Twelve miles to the south of Doncaster, on the great Northern line of railway, and just at the junction of Yorkshire, Nottinghamshire, and Lincoln-shire, in the county of Nottingham, but bordering upon the fenny districts of Lincolnshire, whose monotonous scenery reminds one of Holland, lies the village of Scrooby. Surely it is of more interest to us than all the Pictish forts and Roman walls that the “Laird of Monkbarns” ever dreamed of. I was dropt Gut of the railway-carriage, which hardly stopt upon a wide plain at a miniature station-house, with some suspicions of a church and small village across the flat rushy fields in the distance. This was indeed the humble village (the now beginning to be better known) which I had been searching for; and which nobody of whom I inquired in Doncaster, or on the line of the railway, seemed to know anything about, or even that such a place existed. I made its discovery by the help of a good map. The station-master said he came to Scrooby in 1851, and then it numbered three hundred inhabitants; and since that time there had been but twelve deaths.
My search for the manor-house where Brewster and Bradford established the first church of the Pilgrims, was, for a time, entirely fruitless. I inquired of a genuine “Hodge” working in the fields; but his round red face showed no glimmer of light on the matter so far removed from beans and barlev. I next encountered a good Wesleyan minister, trudging his morning circuit of pastoral visitation, but could gain nothing from him, tho a chatty, communicative man. At the’ venerable stone church of Scrooby, very rude and plain in architecture, but by no means devoid of picturesqueness, I was equally unsuccessful. The verger of the church, who is generally the learned man of the village, was absent; and his daughter knew nothing outside the church and churchyard.
I strolled along the grassy country road that ran through the place till I met a white-haired old countryman, who proved to be the most intelligent soul in the neighborhood. He put his cane to his chin,. shut and opened his eyes, and at last told me n broad Yorkshire, that he thought the place I was looking for must be what they called “the bishop’s house,” where Squire Dickinson lived. Set at last upon the right track, I walked across two swampy meadows that bordered the Idle Riverpertinently namedtill I came to a solitary farmhouse with a red-tiled roof. Some five or six slender poplar-trees stood at the back of it, and a ditch of water at one end, where there had been evidently an ancient moat”a moated grange.”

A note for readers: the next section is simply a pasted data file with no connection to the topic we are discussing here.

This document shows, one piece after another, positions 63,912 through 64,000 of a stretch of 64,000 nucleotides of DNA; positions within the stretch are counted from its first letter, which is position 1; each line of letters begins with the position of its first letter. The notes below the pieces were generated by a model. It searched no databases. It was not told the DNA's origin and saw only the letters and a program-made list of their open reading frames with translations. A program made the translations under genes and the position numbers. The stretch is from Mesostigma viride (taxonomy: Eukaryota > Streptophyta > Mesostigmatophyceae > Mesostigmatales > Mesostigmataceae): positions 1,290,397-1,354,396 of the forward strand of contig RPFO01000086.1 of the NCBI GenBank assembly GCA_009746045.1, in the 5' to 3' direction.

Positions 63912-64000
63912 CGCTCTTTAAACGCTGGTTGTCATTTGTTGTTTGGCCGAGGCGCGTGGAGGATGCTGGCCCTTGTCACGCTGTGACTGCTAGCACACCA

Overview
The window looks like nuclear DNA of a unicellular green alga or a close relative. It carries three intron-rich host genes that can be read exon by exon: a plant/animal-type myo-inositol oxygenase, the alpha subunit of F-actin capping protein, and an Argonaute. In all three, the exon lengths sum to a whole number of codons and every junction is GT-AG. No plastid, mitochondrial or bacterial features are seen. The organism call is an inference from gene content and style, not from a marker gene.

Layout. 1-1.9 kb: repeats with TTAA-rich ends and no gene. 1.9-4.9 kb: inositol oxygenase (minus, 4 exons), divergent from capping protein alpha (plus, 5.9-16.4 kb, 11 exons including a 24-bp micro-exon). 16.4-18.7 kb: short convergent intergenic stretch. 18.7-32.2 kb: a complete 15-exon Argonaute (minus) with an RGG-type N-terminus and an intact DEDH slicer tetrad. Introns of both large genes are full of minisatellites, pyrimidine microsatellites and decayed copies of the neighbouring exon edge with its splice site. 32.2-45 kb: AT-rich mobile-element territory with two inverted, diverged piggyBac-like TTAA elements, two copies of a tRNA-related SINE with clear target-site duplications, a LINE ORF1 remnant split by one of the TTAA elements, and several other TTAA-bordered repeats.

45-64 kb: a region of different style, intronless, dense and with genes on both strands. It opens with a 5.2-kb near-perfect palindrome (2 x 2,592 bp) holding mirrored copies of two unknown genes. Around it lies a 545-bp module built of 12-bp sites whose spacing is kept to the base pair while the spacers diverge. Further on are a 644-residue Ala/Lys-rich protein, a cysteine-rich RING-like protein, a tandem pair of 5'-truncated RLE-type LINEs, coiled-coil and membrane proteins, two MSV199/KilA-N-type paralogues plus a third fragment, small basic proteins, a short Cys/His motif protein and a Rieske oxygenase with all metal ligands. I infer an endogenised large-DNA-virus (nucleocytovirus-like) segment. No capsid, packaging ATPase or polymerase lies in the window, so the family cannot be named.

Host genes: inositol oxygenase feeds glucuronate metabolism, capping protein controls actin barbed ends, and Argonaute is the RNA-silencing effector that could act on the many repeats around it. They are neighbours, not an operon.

It was a desolate spot, and was rendered more so just then by the coming up of a thunder-storm, whose “avant courier,” the wind, made the slender poplars and osiers bend and twist. Squire John Dickinson, the present inhabitant of the house, which is owned by Richard Monckton Mines, the poet, gave me a hearty farmer’s welcome. I think he said there had been one other American there before; at any rate he had an inkling that he was squatted on soil of some peculiar interest to Americans. He introduced me to his wife and daughters, healthy and rosy-cheeked English women, and made me sit down to a hospitable luncheon. He entertained me with a discourse upon the great amount of hard work to be done in farming among these bogs, and wished he had never undertaken it, but had gone to America or Australia. The house, he said, was rickety enough, but he contrived to make it do. It was, he thought, principally made of what was once a part of the stable of the Manor House.
The palace itself has now entirely disappeared; “but,” said my host, “dig anywhere around here and you will find the ruins of the old palace.” Dickinson said that he himself was reared in Austerfield, a few miles off in Yorkshire; and that a branch of the Bradford familv still lived there. After luncheon I was shown Cardinal Wolsey’s mulberry-tree, or what remained of it; and in one of the barns, some elaborately carved woodwork and ornamental beams, covered with dirt and cob-webs, were pointed out, which undoubtedly belonged to the archiepiscopal palace.
This was all that remained of the house where Elder Brewster once lived, and gathered his humble friends about him, in a simple form of worship. . . This manor was assigned to the Arch-bishop of York in the “Doomsday Book.” Cardinal Wolsey, when he held that office, passed some time at this palace. While he lived there, Henry VIII. slept a night in the house. It came into Archbishop Sandys’s hands in 1576. He gave it by lease to his son, Samuel Sandys, under whom Brewster held the manor. Brewster, as is now well known, was the Post-Superintendent of Scrooby, an important position in those days, lying as the village did, and does now, upon the great northern line of travel from London to Yorkshire, Northumberland, and Scotland.
But to look at this lonely and decayed manor-house, standing in the midst of these flat and desolate marshes, and at this most obscure village of the land, this Nazareth of England, slumbering in rustic ignorance and stupid apathy, and to think of what has come out of this place, of what vast influences and activities have issued from this quiet and almost listless scene, one has strange feel ings. The storied “Alba Longa,” from which Rome sprang, is an interesting spot, but the newly discovered spiritual birthplace of America may excite deeper emotions.